With George Noory
Live Nightly 1am - 5am EST / 10pm - 2am PST
FAST BLAST »
Fixing Hubble - Articles

Coast Insider

Live Show NOW PLAYING
Listen with Windows Player
High  Low
NOTE: We'll discontinue our Windows Media Audio in August 2015. Subscribers will still be able to listen to the show through our Coast Player in the link above.
Not a member? Become a Coast Insider and listen to the show 24/7
Advertisement

Coast Insider

Live Show NOW PLAYING
Listen with Windows Player
High  Low
NOTE: We'll discontinue our Windows Media Audio in August 2015. Subscribers will still be able to listen to the show through our Coast Player in the link above.
Not a member? Become a Coast Insider and listen to the show 24/7
Advertisement

Last Show Recap

In the first half of the program, George Knapp welcomed nuclear power expert, Arnie Gundersen, who discussed how, more than four years after the triple meltdown at Fukushima, nuclear waste inside the reactors continues to bleed into the Pacific Ocean creating low concentrations of radioactivity that have already migrated across the Pacific to the west coast of North America. Steven Starr of the Nuclear Age Peace Foundation briefly joined the conversation during the second hour.

In the latter half, former Nevada consumer advocate and public utility commissioner Timothy Hay addressed the attempt by power companies to crush rooftop solar energy by throwing up roadblocks to make it harder for homeowners to install, and how electric companies hate the idea of clean, plentiful solar taking away their business.

Upcoming Shows

Tue 07-28  Time Travel & Physics Wed 07-29  Cold Fusion/ Witchcraft Thu 07-30  Earthfiles Reports Fri 07-31  TBA/ Open Lines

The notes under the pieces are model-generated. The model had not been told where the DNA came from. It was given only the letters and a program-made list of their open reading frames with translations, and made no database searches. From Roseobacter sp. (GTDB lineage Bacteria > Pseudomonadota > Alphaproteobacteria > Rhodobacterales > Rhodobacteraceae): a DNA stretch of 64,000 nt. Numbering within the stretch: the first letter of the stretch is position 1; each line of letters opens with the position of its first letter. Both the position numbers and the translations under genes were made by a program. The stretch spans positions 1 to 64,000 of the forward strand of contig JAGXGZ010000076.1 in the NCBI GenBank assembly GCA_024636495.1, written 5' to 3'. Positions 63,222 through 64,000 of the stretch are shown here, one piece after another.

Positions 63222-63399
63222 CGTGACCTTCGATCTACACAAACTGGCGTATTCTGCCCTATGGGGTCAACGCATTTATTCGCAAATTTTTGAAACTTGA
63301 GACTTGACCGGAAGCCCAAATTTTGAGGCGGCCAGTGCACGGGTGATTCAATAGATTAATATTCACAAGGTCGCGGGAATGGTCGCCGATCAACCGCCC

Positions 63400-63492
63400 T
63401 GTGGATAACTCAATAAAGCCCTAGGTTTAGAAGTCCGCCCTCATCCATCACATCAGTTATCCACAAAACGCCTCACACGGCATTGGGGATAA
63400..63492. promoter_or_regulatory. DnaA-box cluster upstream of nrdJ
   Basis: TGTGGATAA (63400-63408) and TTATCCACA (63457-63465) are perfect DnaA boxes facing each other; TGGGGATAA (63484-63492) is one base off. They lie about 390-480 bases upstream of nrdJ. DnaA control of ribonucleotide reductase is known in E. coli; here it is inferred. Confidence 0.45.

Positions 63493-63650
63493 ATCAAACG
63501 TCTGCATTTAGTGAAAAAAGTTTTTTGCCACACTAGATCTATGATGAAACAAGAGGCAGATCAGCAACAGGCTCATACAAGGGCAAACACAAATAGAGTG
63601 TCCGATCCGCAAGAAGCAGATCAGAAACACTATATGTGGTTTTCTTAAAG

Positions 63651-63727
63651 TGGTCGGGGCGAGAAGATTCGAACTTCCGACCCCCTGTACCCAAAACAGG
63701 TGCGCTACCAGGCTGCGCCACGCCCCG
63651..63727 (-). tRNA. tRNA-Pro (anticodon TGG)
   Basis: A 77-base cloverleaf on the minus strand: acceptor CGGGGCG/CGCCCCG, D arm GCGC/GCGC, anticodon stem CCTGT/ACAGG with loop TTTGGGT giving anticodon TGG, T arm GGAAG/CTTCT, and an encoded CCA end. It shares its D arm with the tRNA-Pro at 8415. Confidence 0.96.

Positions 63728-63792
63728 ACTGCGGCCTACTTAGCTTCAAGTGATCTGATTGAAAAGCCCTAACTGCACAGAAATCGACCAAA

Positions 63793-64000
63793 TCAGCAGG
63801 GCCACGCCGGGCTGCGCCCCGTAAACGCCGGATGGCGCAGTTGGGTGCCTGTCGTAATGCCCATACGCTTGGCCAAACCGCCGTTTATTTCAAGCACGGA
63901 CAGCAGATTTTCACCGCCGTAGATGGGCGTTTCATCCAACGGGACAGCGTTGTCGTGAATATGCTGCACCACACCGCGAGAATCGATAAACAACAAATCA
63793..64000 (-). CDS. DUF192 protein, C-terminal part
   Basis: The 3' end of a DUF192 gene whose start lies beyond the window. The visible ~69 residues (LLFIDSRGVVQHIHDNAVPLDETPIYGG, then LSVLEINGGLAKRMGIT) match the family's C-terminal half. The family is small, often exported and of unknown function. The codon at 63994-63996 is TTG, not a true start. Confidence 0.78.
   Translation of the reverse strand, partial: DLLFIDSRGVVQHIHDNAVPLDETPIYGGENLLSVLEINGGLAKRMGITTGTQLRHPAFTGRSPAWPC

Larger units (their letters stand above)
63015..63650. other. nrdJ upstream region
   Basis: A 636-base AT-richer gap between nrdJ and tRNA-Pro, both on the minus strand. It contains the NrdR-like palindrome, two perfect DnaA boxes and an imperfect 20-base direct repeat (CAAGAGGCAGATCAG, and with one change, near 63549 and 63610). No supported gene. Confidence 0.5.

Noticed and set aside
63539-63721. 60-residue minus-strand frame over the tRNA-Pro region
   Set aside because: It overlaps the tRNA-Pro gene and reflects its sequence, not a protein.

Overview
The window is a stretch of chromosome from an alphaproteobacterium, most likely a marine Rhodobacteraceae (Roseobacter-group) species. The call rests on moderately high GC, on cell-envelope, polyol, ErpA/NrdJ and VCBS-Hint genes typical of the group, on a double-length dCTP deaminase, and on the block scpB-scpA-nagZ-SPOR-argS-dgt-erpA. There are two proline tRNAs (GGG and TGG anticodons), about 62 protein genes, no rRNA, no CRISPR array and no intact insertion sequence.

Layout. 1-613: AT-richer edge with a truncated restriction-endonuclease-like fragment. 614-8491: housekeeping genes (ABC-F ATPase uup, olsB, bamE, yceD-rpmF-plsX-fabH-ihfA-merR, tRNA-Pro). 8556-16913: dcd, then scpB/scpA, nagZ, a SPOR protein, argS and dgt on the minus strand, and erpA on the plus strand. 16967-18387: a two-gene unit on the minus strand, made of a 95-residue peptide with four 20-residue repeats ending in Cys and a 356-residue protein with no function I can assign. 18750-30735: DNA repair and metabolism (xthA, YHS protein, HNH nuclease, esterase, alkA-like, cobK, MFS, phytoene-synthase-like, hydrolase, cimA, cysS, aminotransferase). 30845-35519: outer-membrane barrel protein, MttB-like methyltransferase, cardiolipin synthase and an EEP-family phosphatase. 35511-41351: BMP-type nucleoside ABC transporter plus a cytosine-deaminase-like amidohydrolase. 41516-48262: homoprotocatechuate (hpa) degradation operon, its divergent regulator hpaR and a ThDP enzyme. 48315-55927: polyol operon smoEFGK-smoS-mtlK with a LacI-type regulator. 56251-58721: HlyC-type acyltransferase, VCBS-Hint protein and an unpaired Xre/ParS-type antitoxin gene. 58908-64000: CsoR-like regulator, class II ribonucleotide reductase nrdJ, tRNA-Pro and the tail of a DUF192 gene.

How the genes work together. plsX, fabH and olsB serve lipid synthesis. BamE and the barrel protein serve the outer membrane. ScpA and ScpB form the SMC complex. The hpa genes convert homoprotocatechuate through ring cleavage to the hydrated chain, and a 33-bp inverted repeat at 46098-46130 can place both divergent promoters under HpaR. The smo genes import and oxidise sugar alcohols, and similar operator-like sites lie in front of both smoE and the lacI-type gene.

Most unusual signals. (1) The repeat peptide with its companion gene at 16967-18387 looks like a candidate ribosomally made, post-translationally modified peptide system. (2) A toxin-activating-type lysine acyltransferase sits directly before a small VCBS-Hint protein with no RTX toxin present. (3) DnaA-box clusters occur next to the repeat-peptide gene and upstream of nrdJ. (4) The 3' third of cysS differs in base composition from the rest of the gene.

CoastZone

Sign up for our free CoastZone e-newsletter to receive exclusive daily articles.

Fixing Hubble

Fixing Hubble

A robotic mission to save the Hubble Telescope will launch in 2007 if the funding can be approved. A Canadian company, MD Robotics(1), which was involved in the 1993 repair of Hubble, has a two-armed robot known as the Special Purpose Dexterous Manipulator (artist conception pictured) which is being considered for the task of installing new batteries and motion-controlled gyroscopes for the telescope.
A flight-ready "Dexter" is already completed and ready to be used for repair work on the International Space Station. "It's not a question of whether it will work, it's a question of whether we can build a copy of it in time to be able to contribute to saving the Hubble," Paul Cooper of MD Robotics told the Associated Press(2).
The robot, which can be controlled from the ground, has seven-jointed arms which end in "hands" that can work with a variety of tools, and are said to be able to touch and feel, not unlike a human.

1. http://www.mdrobotics.ca
2. http://www.globeandmail.com/servlet/story/RTGAM.20040623.whubb0623/BNStory/specialScienceandHealth/

Advertisement